Laura Vidiella (32:12):

Right. So really? Yeah. Wow. So I think right. Has like 200 something million forgot what was the number, but if you put things into perspective, right. Instead of like, like, cause I see, I mean probably they see something scary and they just attack it somehow this way. Oh. But you it's so inefficient. Well, yeah, you got cruise last week and uh, you diluted a lot more than basical Bitcoin will in, uh, you know, in a, in a while. So yeah. So I think that's one of the myth that that's not really a myth it's like true, but at the same time you can fix that. Right. There's a new, like, there's definitely a lot of people looking into ways of making it more efficient and there's a tons of renewable energy out there that could be used. Right. So, yeah. That's maybe one of the arguments that I don't buy when people complain about it.

Will Szamosszegi (33:04):

Yeah. Yeah. That's, that's a, a very interesting topic too, because there's so many different pieces to that. And you, you mentioned a very important piece where, where you're saying, okay, is this product worth it? And is, and is this something where we're talking about a zero sum game or is there, uh, are there other variables involved then? I mean, with Bitcoin you're the product in this case is providing something that a lot of the central banking system commits many, many resources to, uh, supporting the traditional Fiat system. And I'm not saying we're gonna overtake the traditional system or, uh, the, the traditional Fiat central banking system isn't going to exist after Bitcoin expands. I, I don't believe that at all, but yeah, it it's an important part to improving an existing system. And many times a lot of the media attention on Bitcoin mining and the energy consumption is framed in a very negative light.

Will Szamosszegi (34:03):

And one of the, I actually got into a conversation about this topic the other day with, with, uh, CERI from easy blockchain. But when we're going into communities, many times we're looking at using excess energy or excess power capacity that is currently not being utilized, uh, or just being curtailed from, uh, from a, a renewable energy company. And so just quick overview power curtailment. That's when there's excess energy, that's not necessarily being utilized, um, from new renewables or on the grid and it's being just unused and, and being wasted. And so what we're looking to do is we'll go into these different areas and we'll contribute capital and investment into a particular area. And these are tax dollars. They're infrastructure for the community. They're supporting the actual energy company that's operating there, that wasn't able to use all their power resources, and it's really beneficial for the community and development. And that's one area that unfortunately many times is overlooked. They're just looking at this one variable where now there's more power consumption happening because of this mining company, but there's a lot of value being created in many different areas. And so I would agree with, uh, <laugh> with your, your point that you made there, that it's, it's a very complicated issue. And there are many benefits that aren't necessarily always brought to the forefront there.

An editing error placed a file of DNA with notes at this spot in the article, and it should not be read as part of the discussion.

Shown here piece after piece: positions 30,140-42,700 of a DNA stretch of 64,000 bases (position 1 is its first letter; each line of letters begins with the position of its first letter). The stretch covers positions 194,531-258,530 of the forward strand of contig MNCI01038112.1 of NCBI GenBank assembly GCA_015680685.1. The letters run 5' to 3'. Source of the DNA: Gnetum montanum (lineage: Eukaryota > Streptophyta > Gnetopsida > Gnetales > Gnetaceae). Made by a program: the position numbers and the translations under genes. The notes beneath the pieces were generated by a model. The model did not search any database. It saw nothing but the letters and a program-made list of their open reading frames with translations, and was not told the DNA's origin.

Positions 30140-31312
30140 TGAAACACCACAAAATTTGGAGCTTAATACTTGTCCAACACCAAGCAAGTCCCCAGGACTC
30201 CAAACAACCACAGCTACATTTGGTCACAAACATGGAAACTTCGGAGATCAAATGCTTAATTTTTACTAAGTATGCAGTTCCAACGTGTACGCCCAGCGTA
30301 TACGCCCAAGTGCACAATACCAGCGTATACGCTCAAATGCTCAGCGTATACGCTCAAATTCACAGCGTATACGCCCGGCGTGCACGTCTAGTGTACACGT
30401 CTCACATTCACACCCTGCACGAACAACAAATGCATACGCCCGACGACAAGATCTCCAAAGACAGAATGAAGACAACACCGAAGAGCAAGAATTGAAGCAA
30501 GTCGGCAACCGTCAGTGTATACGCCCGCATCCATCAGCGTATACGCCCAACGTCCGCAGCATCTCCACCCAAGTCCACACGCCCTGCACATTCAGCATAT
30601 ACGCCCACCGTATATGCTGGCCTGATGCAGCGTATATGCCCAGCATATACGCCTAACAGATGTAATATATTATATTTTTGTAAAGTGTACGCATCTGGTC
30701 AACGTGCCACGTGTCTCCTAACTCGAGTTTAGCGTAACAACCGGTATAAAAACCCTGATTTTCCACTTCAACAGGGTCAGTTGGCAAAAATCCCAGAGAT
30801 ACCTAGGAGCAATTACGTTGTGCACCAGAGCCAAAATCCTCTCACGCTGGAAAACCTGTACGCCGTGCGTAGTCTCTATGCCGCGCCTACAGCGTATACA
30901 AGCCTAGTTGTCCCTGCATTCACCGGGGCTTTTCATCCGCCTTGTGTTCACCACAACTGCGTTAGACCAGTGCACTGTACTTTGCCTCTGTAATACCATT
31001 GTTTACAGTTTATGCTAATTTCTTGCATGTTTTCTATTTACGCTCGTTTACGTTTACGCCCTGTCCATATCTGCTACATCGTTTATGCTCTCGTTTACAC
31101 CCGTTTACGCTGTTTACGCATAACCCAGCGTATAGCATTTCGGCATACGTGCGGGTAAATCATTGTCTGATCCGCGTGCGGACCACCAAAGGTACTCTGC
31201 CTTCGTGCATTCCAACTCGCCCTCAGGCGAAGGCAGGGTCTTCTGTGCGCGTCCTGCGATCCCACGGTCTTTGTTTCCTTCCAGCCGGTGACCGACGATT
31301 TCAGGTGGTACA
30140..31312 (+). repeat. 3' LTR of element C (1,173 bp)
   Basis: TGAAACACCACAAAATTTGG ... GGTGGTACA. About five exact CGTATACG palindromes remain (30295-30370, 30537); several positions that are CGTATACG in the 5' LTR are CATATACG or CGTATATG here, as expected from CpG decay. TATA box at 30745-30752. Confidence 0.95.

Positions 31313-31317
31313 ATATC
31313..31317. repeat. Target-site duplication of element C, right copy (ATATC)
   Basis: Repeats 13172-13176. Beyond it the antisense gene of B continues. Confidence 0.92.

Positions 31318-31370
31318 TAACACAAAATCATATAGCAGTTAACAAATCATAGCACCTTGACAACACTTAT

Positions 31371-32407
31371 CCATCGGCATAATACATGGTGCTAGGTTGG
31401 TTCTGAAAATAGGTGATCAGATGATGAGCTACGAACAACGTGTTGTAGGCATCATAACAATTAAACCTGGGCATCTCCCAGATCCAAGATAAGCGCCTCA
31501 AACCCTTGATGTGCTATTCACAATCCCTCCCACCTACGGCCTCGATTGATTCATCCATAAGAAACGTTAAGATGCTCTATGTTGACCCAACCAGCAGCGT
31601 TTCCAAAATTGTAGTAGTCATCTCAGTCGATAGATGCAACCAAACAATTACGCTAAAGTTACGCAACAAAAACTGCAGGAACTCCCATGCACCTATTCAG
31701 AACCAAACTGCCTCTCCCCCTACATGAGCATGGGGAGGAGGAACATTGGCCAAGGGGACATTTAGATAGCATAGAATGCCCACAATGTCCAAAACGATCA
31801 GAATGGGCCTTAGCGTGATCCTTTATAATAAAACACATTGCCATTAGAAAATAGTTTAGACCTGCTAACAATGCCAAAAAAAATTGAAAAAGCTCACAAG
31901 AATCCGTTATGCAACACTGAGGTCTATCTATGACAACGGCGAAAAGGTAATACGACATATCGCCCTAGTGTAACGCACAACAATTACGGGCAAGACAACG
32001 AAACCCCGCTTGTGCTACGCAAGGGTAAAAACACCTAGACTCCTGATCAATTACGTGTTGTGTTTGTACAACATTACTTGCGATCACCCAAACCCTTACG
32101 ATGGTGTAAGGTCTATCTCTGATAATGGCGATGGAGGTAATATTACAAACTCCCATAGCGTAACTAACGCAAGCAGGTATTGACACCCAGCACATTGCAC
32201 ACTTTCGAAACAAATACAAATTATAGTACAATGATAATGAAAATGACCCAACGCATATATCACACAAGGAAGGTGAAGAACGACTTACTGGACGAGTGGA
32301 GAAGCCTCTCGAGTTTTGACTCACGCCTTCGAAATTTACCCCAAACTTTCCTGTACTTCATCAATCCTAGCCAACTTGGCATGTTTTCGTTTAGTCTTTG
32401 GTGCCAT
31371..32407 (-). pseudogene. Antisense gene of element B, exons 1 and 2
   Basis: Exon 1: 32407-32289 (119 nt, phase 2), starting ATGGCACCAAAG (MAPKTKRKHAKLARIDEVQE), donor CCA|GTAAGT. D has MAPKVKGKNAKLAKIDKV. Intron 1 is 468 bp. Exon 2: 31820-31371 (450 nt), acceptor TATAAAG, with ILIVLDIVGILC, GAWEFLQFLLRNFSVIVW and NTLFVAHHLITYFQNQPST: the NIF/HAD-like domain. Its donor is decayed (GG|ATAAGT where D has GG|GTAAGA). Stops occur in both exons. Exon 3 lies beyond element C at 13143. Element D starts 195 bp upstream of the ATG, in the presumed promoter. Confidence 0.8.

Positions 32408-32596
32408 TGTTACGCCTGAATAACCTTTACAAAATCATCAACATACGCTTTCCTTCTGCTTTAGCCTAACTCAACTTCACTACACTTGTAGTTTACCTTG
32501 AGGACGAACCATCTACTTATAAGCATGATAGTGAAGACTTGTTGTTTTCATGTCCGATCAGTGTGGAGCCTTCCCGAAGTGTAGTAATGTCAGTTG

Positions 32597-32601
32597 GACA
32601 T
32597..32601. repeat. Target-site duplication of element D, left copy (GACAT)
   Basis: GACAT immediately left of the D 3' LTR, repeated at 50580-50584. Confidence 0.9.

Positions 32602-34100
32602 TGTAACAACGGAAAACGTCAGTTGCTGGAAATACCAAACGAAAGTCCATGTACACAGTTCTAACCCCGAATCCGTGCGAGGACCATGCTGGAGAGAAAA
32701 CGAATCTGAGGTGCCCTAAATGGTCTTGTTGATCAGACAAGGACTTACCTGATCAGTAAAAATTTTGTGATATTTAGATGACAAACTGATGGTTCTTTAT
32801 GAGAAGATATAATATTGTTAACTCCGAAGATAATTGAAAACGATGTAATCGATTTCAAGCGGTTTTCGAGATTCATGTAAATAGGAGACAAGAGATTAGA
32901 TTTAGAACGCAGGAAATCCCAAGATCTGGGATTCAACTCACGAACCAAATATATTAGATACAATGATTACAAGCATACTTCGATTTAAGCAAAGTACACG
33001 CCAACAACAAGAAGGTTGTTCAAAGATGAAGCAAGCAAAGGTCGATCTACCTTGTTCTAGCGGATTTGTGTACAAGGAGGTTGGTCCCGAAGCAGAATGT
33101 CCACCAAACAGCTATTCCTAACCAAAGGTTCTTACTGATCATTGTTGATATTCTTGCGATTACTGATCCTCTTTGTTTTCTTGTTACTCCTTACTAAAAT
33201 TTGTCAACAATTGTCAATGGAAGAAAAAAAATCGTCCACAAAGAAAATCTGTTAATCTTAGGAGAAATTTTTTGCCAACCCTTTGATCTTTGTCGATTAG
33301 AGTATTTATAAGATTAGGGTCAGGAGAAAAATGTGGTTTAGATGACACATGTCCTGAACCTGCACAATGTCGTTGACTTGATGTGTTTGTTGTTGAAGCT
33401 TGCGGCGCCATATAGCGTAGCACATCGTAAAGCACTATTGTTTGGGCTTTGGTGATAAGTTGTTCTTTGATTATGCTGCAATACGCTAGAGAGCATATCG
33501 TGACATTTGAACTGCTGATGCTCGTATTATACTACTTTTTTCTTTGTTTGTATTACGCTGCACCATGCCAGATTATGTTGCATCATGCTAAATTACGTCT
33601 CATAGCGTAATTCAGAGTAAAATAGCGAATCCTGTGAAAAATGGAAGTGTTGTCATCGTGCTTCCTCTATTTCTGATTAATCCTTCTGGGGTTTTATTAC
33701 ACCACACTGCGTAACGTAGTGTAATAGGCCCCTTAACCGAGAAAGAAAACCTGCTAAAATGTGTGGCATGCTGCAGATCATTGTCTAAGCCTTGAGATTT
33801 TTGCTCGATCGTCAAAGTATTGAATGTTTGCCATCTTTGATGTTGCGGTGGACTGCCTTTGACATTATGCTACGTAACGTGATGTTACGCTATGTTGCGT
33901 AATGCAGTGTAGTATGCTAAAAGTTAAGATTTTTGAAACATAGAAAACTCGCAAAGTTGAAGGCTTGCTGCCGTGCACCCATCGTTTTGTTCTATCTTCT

Laura Vidiella (35:34):

That is really good to know actually now know that that's, uh, super interesting. Um, do you happen to know any sense what's the breakdown between renewables versus fossil tools in the us, or is that

Will Szamosszegi (35:48):

Well that's, that's one of the, there have been some reports that have come out on, on this topic, but many times I, I believe coin shares posted a report and there was one other, I believe one other one that was, that did an analysis of the exact breakdown. And I don't remember the exact percentages. Uh, maybe we can get someone to look it up and post them on screen or something like that, but it, it is also one of those areas. That's very difficult to exactly measure and making sure everything's being reported and knowing about all the operations that are actively operating. So I haven't gone and fact checked the data there, but when I read the data, it was, I think it was posted with, uh, with a view where there's a lot more renewable energy. That's powering the Bitcoin network than people think. And it makes sense when you think about all of the excess energy that's being curtailed out in the world today, that there could be an economic incentive to just bring in cryptocurrency or Bitcoin mining and start generating more value and many areas within the us. Uh, not to go on a long mining rent here, but no

Laura Vidiella (37:00):


Will Szamosszegi (37:01):